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SKY WATCH: Introducing European Youth in the World of Scientific Research through Interactive Utilisation of a Global Network of Robotic Telescopes

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Learning from the sky

An astronomy-related competition and online portal has encouraged Europeans to embark on intriguing science projects. Such initiatives support a knowledge-based economy and bode well for the future of the continent.

Climate Change and Environment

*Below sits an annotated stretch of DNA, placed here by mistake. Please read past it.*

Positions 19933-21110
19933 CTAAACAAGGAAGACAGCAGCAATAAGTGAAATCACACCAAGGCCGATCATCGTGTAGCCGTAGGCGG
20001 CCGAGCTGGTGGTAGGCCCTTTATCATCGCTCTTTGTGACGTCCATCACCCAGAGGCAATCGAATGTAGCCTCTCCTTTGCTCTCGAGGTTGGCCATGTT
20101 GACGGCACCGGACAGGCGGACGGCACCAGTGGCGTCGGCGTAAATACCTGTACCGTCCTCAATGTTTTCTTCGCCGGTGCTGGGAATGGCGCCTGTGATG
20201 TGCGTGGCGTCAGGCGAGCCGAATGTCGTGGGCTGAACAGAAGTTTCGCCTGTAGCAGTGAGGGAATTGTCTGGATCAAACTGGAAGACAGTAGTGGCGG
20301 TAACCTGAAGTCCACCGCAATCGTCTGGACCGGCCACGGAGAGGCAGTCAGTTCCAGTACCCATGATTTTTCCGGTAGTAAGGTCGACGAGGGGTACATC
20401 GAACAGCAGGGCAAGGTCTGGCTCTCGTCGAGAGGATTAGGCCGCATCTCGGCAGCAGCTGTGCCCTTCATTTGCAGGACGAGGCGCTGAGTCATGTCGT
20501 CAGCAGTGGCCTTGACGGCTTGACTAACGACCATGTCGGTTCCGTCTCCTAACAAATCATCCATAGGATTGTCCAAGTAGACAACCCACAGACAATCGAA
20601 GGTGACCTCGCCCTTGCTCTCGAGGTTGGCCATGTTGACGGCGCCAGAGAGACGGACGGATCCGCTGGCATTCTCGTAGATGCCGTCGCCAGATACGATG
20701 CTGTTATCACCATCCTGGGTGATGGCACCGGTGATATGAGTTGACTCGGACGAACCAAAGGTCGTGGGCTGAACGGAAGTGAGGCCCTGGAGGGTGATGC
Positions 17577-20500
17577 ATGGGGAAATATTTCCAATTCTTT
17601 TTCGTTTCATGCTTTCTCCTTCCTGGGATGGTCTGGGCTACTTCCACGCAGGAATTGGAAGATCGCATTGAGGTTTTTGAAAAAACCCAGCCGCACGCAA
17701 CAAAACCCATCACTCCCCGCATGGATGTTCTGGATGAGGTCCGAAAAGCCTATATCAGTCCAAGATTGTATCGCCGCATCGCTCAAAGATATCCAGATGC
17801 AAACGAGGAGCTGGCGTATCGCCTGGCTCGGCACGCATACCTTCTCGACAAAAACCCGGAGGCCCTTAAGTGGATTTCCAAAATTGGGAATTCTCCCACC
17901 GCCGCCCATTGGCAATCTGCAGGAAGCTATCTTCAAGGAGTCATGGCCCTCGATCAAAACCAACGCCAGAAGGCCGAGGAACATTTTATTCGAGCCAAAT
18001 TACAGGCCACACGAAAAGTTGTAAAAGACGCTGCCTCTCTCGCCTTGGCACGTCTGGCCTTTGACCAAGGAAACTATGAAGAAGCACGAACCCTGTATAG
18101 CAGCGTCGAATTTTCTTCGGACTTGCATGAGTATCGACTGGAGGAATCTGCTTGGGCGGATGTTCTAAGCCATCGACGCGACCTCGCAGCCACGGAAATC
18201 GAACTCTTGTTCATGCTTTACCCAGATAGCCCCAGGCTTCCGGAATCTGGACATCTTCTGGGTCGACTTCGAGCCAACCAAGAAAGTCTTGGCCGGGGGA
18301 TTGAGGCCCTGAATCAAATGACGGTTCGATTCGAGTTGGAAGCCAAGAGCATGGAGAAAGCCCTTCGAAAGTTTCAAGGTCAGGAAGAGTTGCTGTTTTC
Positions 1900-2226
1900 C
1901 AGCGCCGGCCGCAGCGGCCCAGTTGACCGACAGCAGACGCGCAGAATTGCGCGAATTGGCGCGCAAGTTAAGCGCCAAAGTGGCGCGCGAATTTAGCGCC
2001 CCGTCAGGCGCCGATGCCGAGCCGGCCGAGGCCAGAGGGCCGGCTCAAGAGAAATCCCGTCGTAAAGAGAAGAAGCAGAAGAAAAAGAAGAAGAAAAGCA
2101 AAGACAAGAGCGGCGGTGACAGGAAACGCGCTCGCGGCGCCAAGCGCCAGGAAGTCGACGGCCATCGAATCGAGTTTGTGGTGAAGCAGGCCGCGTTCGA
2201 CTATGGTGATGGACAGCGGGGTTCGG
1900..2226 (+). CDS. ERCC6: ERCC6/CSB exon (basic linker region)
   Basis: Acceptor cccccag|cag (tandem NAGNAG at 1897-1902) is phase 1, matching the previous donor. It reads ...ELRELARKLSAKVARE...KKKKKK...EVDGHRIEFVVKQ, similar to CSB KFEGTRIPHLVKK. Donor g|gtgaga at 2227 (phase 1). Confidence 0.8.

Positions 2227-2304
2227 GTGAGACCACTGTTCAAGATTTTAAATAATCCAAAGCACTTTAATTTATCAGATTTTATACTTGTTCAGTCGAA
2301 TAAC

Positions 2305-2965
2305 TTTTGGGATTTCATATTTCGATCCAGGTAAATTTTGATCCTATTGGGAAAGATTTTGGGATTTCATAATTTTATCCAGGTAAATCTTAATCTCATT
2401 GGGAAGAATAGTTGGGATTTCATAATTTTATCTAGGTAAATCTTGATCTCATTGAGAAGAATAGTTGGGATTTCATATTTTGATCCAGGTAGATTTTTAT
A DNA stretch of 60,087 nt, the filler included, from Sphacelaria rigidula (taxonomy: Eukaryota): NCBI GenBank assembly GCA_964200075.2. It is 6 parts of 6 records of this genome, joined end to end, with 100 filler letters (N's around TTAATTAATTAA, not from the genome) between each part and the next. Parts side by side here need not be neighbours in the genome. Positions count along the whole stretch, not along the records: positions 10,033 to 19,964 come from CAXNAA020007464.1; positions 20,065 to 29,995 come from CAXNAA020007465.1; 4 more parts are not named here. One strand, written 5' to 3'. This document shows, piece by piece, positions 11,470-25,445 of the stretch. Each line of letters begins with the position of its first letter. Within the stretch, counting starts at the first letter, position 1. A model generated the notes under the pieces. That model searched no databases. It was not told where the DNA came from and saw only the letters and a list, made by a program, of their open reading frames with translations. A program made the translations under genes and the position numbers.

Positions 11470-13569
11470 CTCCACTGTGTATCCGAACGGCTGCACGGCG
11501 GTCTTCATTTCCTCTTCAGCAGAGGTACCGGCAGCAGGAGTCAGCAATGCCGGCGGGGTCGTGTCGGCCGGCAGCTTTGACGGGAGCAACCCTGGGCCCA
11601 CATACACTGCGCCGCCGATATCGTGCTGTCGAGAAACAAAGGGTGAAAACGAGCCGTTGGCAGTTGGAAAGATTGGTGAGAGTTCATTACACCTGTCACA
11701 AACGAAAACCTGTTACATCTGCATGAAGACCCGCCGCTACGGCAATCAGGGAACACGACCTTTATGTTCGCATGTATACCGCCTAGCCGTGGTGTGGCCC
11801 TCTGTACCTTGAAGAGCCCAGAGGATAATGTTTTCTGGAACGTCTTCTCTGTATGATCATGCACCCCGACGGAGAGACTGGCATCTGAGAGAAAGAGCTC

The skies above the Earth provide much more than a wondrous sight. They represent a real laboratory for physics, astronomy, cosmology and many other disciplines in science. In order to illuminate the younger generation about the nature of the Universe and its mysteries, the EU-funded project 'Introducing European youth in the world of scientific research through interactive utilisation of a global network of robotic telescopes' (Sky Watch) conducted an online competition for the best projects in the field. Through its initiatives, the project encouraged science and technology through astronomy, opening an arena of interaction among schools, research centres and science parks. It rallied young people around events such as Science Days and created an online portal for participants to learn about the skies and participate in the competition. By mid 2005, the year the project was established, over 4,000 people from 53 had countries visited the site. The project partners hailed from Germany, France, Greece, Sweden and the United Kingdom, all supporting local and global efforts to promote the project. Interestingly, it was the Greek public that warmed up most to the project, forming 57 % of visitors to the website, followed by 10 % from the United Kingdom and 6 % from Germany. Statistics also showed that 81 % of the portal's visitors arrived at the site directly and not through other sites, underlining the importance of dissemination and promotion related to Sky Watch. The contest itself saw very strong participation, with 95 teams from 30 countries. Overall, 53 projects were successfully submitted and narrowed down to 11 projects, with two final winners. The contest and portal represented successful examples of how interest in science can be encouraged in the younger generation, contributing to a knowledge-based economy and a better educated youth for Europe.

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